The Ives Quartet has an interesting way of sandwiching the most novel or interesting piece between two standard masterworks. If you go to hear their spring program, for example, you’ll get Lou Harrison’s wonderful String Quartet Set in between your Mozart (Quartet in B-Flat, No. 22) and your Brahms (Quartet in F Major, Op. 88).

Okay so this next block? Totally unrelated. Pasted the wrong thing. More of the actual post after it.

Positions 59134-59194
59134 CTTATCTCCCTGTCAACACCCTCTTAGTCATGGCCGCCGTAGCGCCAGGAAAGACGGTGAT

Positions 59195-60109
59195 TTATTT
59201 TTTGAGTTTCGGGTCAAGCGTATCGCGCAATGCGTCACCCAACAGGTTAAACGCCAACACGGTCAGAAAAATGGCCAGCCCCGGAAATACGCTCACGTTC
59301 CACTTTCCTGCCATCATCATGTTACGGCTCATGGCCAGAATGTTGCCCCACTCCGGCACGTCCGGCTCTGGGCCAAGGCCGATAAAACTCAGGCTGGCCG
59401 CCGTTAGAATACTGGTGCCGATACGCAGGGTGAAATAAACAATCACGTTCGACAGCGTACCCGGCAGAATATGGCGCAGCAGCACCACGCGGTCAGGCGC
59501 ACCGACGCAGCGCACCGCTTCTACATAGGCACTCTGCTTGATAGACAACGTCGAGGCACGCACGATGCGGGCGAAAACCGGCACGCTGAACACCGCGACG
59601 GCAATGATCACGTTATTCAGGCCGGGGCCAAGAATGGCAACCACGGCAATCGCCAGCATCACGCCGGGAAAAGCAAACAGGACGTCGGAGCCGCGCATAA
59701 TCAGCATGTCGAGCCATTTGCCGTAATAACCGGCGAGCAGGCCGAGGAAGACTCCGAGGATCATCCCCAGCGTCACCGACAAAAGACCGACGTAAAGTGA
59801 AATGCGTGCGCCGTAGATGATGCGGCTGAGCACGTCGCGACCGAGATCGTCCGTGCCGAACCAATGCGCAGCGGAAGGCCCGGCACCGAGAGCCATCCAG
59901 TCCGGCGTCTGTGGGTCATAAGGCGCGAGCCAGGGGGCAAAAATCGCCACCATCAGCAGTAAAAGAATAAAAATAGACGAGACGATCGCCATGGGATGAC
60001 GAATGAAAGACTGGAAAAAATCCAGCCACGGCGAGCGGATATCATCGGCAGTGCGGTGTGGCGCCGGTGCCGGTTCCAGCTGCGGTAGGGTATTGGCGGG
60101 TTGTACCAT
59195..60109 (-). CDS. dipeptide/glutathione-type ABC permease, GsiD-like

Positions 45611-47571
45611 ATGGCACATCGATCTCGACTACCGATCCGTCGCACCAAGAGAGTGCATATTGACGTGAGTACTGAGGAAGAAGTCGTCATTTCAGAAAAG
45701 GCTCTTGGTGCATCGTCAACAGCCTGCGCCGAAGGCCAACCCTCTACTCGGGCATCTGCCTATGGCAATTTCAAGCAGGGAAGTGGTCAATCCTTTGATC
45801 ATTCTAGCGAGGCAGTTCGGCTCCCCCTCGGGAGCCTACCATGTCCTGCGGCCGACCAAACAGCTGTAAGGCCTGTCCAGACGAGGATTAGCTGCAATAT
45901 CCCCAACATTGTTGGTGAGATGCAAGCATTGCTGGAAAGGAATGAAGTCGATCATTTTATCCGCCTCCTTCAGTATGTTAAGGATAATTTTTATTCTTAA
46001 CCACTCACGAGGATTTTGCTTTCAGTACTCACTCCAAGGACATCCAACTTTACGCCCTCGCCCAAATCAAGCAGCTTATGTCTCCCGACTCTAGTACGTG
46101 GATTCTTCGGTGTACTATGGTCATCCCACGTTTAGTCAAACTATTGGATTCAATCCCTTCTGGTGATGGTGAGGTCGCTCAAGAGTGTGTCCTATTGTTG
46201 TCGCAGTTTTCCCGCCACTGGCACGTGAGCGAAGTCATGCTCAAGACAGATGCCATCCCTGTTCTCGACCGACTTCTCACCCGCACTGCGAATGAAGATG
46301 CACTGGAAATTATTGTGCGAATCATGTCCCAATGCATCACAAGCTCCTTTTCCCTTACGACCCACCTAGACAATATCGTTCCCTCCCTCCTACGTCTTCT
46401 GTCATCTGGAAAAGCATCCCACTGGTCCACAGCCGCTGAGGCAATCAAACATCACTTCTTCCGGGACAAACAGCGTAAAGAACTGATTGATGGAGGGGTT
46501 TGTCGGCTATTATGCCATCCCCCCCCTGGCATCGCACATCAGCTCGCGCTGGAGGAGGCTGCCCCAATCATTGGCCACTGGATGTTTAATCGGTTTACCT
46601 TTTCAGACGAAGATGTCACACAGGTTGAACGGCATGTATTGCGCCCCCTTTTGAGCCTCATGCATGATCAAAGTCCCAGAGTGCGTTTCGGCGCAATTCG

It’s not just that, if you want to hear those pieces you have to deal with the Harrison; it’s that Harrison’s piece is organized around older music (the first movement is a variations on a troubadour tune), and the third is titled Estampie, which was a vigorous medieval-era dance. Brahms was also interested in older polyphony, especially in his later works. But Harrison’s piece has at times a playful insouciance that also characterizes Mozart’s music. So the program’s fulcrum is really the Harrison, which shows you something of the classical pieces’ spirit through a modern lens.